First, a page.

But they do much more than grow and sell it.  They give it away, too!  The Original Manassero Farms has partnered with Loaves and Fishes X10 to distribute donated fresh produce to food pantries and food banks across Orange County — 250,000 pounds were donated in 2014.  That’s a lot of harvesting…and heart!

The Manasseros have succeeded in helping us escape the frenzy of modern life by creating their Irvine Market location, where you can browse shelves of jams and preserves, canned veggies, raw organic honey, and specialty salsas.  But there’s more — try “Breakfast in the Barn,” learn a thing or two at a “Farm to Fork” cooking class, or design a “Pick Your Own Event” for any occasion.  By supporting The Original Manassero Farms, we uplift the entire community.  That’s a good and tasty thing to do!  Visit to learn more.

Fresh Fruit and Vegetable Donation












Thanks to Robert Flournoy, President of Loaves and Fishes x10 for generously donating fresh fruit and vegetables to the Orange County Ronald McDonald House this weekend! He brought freshly picked green beans, zucchini, fresh cucumbers, and apples. The families love having fresh produce in the Ronald McDonald House kitchen, and this donation was very much appreciated! Loaves and Fishes x10 has generously offered to supply the Orange County Ronald McDonald House with fresh produce on a regular basis!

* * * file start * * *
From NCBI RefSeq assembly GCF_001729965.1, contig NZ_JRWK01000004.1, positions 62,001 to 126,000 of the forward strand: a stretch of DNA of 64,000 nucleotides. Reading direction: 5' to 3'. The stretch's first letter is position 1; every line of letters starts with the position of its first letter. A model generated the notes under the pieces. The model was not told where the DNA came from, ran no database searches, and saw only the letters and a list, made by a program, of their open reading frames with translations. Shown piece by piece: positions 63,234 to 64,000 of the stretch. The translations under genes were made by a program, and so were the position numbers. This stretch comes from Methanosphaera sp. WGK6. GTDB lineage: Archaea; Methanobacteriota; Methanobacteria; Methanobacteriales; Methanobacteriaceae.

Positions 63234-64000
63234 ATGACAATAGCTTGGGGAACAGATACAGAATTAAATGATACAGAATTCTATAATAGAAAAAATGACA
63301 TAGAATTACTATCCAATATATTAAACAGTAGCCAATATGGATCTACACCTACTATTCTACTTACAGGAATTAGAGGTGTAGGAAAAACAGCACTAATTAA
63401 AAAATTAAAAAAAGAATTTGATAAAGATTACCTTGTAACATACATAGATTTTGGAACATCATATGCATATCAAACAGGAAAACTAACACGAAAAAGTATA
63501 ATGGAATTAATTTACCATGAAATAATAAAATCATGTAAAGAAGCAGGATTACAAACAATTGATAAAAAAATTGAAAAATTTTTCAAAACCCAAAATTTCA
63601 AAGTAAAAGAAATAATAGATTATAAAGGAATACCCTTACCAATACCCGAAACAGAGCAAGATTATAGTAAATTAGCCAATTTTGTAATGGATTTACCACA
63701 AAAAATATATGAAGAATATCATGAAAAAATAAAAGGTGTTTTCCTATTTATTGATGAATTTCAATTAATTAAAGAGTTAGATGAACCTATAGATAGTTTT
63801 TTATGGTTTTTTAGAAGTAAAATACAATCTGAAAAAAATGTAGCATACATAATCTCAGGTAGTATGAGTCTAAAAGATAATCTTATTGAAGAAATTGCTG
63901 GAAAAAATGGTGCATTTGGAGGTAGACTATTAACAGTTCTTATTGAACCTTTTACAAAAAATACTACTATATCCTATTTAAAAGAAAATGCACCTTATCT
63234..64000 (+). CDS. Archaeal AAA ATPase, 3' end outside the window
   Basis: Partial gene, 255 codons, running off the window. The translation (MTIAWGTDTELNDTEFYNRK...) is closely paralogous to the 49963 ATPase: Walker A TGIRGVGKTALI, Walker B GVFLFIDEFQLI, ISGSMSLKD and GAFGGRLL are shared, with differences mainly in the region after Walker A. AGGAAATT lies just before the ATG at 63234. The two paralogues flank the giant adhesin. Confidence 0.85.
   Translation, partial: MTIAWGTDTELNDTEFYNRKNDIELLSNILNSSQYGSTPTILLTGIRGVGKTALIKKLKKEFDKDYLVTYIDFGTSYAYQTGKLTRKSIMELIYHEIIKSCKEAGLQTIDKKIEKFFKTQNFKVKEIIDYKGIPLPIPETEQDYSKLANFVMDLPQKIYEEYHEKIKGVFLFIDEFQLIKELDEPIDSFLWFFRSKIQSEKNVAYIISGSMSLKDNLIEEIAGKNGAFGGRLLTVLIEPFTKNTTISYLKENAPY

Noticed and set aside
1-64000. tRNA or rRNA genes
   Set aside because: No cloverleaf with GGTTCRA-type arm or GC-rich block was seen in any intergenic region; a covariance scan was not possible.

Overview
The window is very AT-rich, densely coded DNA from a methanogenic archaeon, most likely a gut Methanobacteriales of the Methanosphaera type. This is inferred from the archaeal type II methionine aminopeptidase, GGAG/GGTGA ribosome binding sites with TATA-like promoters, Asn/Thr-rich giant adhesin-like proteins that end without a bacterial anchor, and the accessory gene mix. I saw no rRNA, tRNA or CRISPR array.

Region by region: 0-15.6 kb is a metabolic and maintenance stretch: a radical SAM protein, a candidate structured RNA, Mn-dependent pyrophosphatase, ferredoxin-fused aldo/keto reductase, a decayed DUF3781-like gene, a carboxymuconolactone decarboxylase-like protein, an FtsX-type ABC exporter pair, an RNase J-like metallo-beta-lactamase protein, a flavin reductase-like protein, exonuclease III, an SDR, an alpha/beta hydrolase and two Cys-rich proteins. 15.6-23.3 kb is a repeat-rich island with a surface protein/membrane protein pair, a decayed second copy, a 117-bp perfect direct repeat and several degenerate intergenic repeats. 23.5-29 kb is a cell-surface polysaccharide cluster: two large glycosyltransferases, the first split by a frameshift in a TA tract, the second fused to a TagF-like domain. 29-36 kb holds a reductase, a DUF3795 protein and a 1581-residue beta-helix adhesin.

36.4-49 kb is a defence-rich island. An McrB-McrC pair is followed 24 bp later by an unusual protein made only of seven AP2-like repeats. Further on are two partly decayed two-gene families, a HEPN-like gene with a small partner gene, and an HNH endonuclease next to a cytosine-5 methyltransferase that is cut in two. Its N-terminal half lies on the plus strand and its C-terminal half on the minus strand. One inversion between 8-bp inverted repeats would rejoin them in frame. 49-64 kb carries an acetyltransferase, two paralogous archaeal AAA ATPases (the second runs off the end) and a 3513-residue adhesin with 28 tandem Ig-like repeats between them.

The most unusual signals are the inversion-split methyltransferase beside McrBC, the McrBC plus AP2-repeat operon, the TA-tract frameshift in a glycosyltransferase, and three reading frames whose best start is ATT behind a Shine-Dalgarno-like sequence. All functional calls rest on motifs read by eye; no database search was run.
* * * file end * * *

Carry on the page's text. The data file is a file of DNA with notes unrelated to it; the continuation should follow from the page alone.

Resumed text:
Orange County Ronald McDonald House

The Original Manassero Farms



Charitable Donations

The Original Manassero Farms has partnered with Loaves and Fishesx10 to stomp out hunger through their ongoing gleaning/harvesting projects. Read more

Loaves and Fishesx10 deliver donations to food pantries around Orange County to glean/harvest free, fresh produce for the low income communities they serve. Loaves and Fishesx10 also partners with local food banks to arrange for community food distributions that help provide families with a week’s worth of food. If you would like to join the cause or learn more contact Robert Flournoy at[/read]



Irvine Valley College
Classified Senate Campus
and Community Outreach

Irvine Valley College Senate members Carol Danna, Robert Flournoy and Vince Cooper have been instrumental in leading their peers in making a difference on their campus and in the local community.Read more